Dragon Ball Super: Super Hero

Dragon Ball Super: Super Hero opens with exposition to refresh the memories of fans and catch newcomers up to speed. It details the rise and fall of the Red Ribbon Army, a criminal organization determined to take over the world. It was foiled by Son Goku, the primary hero of the franchise. Like the Empire in the Star Wars series or any other evil group hell-bent on domination, the Red Ribbon Army isn't about to go quietly into that good night. And this time, it might be a child helping to revive the great menace.

The villainous Magenta hatches a seemingly well-concocted scheme. He recruits boy genius Dr. Hedo to the cause. Hedo specializes in building life-like androids, including the ones he dubs Gamma 1 and Gamma 2. (The young scientist also has an unhealthy fixation with Oreos.) Under Magenta's direction, those androids are sent out into the world, where they pretend to be superheroes. In reality, they're covertly working to bring the Army back. Another, even more powerful android is under construction in Dr. Hedo's laboratory as this takes place. Once unleashed, it should be able to seal the deal.

Gamma 1 and Gamma 2 pick the wrong fight when they attack the warrior Piccolo and Goku's son Gohan. The heroic duo quickly realizes what's taking place and they make an effort to infiltrate Magenta's headquarters. Once inside, the magnitude of the situation becomes apparent, leading them to assemble their own troops for battle.

I'm treading lightly on plot details, partly to preserve surprises for fans and partly because my personal knowledge of the Dragon Ball universe is limited to having seen Dragon Ball Super: Broly and Dragon Ball Z: Resurrection F. The press notes came with a request not to reveal the appearance of certain characters and new forms. I couldn't spoil those things if I wanted to, but rest assured there's plenty in the movie to delight the target audience.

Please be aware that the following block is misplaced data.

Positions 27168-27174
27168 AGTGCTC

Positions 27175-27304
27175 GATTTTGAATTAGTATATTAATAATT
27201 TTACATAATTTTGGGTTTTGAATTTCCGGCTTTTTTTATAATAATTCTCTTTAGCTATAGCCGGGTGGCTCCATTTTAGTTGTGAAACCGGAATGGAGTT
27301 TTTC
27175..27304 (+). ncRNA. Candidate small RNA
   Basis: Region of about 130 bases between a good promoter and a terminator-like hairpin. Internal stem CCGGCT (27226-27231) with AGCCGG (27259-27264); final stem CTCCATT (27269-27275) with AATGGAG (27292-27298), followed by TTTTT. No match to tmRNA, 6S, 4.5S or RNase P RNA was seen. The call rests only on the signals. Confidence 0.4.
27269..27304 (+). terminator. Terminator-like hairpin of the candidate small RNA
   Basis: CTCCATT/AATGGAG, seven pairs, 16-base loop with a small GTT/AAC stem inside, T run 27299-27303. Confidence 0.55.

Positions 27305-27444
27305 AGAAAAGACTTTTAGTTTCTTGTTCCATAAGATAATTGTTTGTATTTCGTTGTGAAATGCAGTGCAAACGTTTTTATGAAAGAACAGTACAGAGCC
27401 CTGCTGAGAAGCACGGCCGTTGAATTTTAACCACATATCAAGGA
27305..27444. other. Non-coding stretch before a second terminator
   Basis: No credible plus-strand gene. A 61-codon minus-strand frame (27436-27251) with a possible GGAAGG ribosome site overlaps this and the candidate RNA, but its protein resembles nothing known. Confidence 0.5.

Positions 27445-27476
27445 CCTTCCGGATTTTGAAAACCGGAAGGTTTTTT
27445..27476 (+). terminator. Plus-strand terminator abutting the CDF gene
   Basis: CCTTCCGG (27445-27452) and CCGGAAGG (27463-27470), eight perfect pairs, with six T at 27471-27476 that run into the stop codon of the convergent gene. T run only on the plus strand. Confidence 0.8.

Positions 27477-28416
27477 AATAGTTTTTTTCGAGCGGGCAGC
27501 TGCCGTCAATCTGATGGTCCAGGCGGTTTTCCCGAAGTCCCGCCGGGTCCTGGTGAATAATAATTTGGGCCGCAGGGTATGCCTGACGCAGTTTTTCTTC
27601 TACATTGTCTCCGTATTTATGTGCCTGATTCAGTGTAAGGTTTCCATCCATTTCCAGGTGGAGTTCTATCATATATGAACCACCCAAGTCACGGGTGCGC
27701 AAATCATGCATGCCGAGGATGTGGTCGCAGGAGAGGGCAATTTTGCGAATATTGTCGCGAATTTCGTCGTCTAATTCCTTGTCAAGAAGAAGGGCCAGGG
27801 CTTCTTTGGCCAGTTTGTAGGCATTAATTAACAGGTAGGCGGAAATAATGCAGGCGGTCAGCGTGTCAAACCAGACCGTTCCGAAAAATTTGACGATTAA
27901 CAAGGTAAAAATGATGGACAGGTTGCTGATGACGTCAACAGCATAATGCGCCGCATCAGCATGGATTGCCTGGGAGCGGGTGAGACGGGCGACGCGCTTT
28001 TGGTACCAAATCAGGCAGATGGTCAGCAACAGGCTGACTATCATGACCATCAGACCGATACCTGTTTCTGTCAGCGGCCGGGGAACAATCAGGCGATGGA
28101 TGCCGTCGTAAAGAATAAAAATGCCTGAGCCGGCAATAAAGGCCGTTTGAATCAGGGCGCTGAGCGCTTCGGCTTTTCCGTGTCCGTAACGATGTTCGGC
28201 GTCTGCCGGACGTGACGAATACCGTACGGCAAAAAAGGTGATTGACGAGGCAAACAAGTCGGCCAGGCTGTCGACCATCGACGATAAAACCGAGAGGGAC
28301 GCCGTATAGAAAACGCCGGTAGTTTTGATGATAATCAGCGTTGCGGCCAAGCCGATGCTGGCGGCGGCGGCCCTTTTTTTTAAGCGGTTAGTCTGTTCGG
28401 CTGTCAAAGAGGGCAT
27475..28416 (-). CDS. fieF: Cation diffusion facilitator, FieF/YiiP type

As someone with only a passing knowledge of this world and its inhabitants, I enjoyed Dragon Ball Super: Super Hero even more than the previous entries. The animation is a little softer here, a little more accessible to outsiders who may not be accustomed to the anime style. That's not to say it's been radically changed, just that it freshens things up a bit visually. The film seamlessly melds traditional hand-drawn animation with CGI, allowing for complex action sequences. In every sense, this is a pleasing film to look at.

An increase in humor adds to the enjoyment level. Aside from Dr. Hedo's cookie obsession – and his tendency to scream at anyone who tries to take one of his treats for themselves – the green, muscular, alien-looking Piccolo earns laughs once he gets inside the headquarters. Donning a trooper's uniform, he attempts to make it appear that he belongs, despite being clearly different from everyone else. Such intermittent comedy adds welcome levity to balance out the requisite fighting scenes.

Dragon Ball pictures always end with a big finale, and the one in Super Hero offers genuine imagination. Characters haul out unexpected new powers and spontaneously level-up their abilities as usual. It's how the climactic melee plays out that's unexpected. Anime films often end with fights that are explosions of color, with fists or bolts of energy flying against nondescript backgrounds. In this case, we can more easily see what's happening and how what one character does impacts another. Gohan and gang team up to take on the final menace, combining their abilities in complimentary ways that prove satisfying.

Dragon Ball Super: Super Hero is a worthy entry in the big-screen iteration of the franchise. Devotees will find an abundance of material to geek out over, and newcomers will be able to follow the plot, even if they don't understand every nuance.

out of four

Dragon Ball Super: Super Hero is rated PG-13 for some action/violence and smoking. The running time is 1 hour and 38 minutes.